The griffin is a fascinating mythical creature whose roots reach from western Europe to the Eastern edges of India and beyond.
In any mythology, the griffin is portrayed as a mix between an eagle and a lion. In all cases, this creature is shown as having the head of an eagle and the body of a lion, but from there the other specific features are in debate.
As any regular visitor to this site has probably figured out by now, I don't like to spend too much time debating the different interpretations of every myth. Instead, I usually go through several of the most common or popular interpretations and bring you a single, amalgamated truth and stick to it. This will be no exception.
The most common portrayal of the griffin in mythology is a creature with the body and regal, kingly mythical creature who commanded deep respect.
Griffin mythology reads a lot like dragon mythology in that griffins were thought to be very wise and wily characters who spent a good deal of time seeking out and guarding gold and treasures. Other legends have the griffin as a trickster, much like the Sphinx, who would challenge people with riddles in a contest of wits. The winners would get to keep their lives and treasures, and the losers... wouldn't. The Sphinx also has the body of a lion.
Historian and folklore expert Adrienne Mayor has suggested a possible origin of griffin mythology that I find quite compelling. She points to several fossil findings of the pentaceratops - a dinosaur from the Cretaceous period - that were located near known gold veins as being influential in the belief in griffins. The pentaceratops had a beaked face with a four-legged body. Anyone digging for gold in an area with these bones would find a creature whose bones looked very much like what one would imagine a griffin's bones to look like located near their gold vein. From there, it's not hard to figure out why people would imagine a griffin looking as it does and being known for digging for and hording gold.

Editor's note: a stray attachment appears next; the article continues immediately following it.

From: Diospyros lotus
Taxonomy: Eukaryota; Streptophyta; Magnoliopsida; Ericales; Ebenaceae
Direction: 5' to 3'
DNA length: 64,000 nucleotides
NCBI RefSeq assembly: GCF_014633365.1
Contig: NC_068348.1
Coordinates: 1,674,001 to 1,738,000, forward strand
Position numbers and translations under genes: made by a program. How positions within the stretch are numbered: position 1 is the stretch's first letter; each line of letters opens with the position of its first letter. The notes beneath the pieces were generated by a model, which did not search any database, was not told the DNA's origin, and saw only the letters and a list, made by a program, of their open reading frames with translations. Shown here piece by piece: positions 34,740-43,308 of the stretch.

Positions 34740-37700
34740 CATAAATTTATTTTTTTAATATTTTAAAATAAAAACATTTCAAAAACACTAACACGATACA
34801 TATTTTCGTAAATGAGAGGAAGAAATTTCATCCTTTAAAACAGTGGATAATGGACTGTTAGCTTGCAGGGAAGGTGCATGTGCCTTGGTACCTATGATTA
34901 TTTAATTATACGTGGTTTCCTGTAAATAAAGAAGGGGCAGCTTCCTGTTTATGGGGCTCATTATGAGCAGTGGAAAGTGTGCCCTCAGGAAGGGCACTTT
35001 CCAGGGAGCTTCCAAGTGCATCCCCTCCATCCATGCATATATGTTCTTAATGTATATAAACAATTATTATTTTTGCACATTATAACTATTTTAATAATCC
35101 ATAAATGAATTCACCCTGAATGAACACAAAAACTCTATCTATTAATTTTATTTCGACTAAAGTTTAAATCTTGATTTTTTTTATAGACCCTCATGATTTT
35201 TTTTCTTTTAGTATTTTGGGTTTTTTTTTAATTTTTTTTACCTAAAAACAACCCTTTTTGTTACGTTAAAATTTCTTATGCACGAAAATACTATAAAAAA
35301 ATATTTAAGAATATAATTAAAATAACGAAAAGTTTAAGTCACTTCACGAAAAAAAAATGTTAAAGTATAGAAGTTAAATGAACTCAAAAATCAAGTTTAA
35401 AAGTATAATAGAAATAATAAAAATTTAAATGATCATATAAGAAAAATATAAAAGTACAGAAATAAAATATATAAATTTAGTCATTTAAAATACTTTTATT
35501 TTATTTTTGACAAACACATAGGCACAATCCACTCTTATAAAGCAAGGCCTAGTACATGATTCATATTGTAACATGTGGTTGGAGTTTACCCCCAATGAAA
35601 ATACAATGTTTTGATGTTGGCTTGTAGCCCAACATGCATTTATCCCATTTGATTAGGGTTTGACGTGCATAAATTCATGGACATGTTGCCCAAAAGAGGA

As they represented both wisdom and power, griffins were commonly associated with strength in war, thus being an obvious choice for many coats of arms from ancient to medieval families and armies. The Republic of Genoa used the griffin as a symbol of its seafaring power on all of its ships in the Middle Ages.
As with most monsters, the griffin has ties to ancient Greek mythology. Specifically, it was said that a griffin pulled the chariot of Apollo (Greek mythology), the sun god. This would be appropriate, as the griffin was thought to be stronger than an ox or a horse, and had the ability to fly, thus carrying the sun god to and from the sun and earth. Apollo often also represented wisdom in the form of knowledge, which is also a characteristic of the griffin.
Other than this specific example, it's hard to find legends and myths about specific griffins. What I mean is, griffins are well-known in the general sense of being mythical creatures, but don't appear to have one or two standout characters in mythology. Though they were thought to speak, there are no named griffins of significance. For being as widespread in legend as they are, this is a bit surprising. That is, until you consider that the griffin was more of a symbolic creature than one used thoroughly in legends and folklore. In this sense, it seems more appropriate that this mythical beast would maintain some level of anonymity, respect, and mystery.